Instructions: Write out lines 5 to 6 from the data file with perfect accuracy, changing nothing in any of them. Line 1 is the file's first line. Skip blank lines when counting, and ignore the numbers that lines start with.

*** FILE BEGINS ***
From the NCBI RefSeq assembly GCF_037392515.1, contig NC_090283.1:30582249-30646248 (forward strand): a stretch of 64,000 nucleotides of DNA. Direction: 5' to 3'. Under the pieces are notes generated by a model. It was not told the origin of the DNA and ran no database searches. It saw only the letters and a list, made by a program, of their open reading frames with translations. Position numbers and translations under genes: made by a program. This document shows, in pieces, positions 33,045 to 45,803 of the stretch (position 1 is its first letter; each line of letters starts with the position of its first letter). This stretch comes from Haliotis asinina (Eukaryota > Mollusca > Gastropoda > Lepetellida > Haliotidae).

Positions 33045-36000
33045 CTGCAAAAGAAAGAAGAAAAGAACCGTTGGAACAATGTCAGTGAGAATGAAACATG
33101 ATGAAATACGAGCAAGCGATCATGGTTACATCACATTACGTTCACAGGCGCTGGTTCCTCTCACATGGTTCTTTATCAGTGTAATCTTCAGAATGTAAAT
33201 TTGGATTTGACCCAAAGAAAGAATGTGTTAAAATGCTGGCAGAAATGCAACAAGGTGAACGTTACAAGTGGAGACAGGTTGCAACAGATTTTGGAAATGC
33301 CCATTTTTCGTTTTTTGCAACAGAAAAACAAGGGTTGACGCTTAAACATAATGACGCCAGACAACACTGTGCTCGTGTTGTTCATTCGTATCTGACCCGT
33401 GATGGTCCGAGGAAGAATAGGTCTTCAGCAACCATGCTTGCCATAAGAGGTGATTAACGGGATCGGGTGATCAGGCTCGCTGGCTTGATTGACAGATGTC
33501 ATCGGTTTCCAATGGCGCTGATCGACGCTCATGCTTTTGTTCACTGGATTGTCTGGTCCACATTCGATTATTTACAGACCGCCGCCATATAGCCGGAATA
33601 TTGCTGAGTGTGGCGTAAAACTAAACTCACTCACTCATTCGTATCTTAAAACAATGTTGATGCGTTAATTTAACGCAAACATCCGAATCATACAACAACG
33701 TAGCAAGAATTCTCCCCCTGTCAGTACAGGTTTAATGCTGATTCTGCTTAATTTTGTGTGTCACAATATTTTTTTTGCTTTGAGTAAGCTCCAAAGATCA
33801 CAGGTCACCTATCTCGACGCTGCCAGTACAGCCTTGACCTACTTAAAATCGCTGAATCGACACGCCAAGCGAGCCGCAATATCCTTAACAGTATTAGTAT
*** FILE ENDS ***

33201 TTGGATTTGACCCAAAGAAAGAATGTGTTAAAATGCTGGCAGAAATGCAACAAGGTGAACGTTACAAGTGGAGACAGGTTGCAACAGATTTTGGAAATGC
33301 CCATTTTTCGTTTTTTGCAACAGAAAAACAAGGGTTGACGCTTAAACATAATGACGCCAGACAACACTGTGCTCGTGTTGTTCATTCGTATCTGACCCGT